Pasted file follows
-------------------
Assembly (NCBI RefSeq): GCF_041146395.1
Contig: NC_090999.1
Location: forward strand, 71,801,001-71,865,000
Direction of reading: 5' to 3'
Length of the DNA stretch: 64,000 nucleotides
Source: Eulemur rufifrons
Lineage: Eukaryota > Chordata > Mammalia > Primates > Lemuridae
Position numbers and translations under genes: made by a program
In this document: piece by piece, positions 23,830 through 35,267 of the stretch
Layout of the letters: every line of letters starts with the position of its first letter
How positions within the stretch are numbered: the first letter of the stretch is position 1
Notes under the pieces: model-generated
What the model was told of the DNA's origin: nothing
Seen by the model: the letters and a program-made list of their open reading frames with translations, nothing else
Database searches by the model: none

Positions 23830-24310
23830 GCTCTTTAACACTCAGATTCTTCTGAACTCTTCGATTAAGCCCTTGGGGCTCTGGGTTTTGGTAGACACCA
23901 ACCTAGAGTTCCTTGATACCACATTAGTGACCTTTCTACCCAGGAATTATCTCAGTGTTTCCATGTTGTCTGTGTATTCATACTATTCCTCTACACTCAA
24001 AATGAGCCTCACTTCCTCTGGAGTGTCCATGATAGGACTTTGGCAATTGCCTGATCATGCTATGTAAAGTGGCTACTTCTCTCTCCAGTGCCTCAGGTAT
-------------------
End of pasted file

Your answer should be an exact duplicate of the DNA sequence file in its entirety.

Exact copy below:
Assembly (NCBI RefSeq): GCF_041146395.1
Contig: NC_090999.1
Location: forward strand, 71,801,001-71,865,000
Direction of reading: 5' to 3'
Length of the DNA stretch: 64,000 nucleotides
Source: Eulemur rufifrons
Lineage: Eukaryota > Chordata > Mammalia > Primates > Lemuridae
Position numbers and translations under genes: made by a program
In this document: piece by piece, positions 23,830 through 35,267 of the stretch
Layout of the letters: every line of letters starts with the position of its first letter
How positions within the stretch are numbered: the first letter of the stretch is position 1
Notes under the pieces: model-generated
What the model was told of the DNA's origin: nothing
Seen by the model: the letters and a program-made list of their open reading frames with translations, nothing else
Database searches by the model: none

Positions 23830-24310
23830 GCTCTTTAACACTCAGATTCTTCTGAACTCTTCGATTAAGCCCTTGGGGCTCTGGGTTTTGGTAGACACCA
23901 ACCTAGAGTTCCTTGATACCACATTAGTGACCTTTCTACCCAGGAATTATCTCAGTGTTTCCATGTTGTCTGTGTATTCATACTATTCCTCTACACTCAA
24001 AATGAGCCTCACTTCCTCTGGAGTGTCCATGATAGGACTTTGGCAATTGCCTGATCATGCTATGTAAAGTGGCTACTTCTCTCTCCAGTGCCTCAGGTAT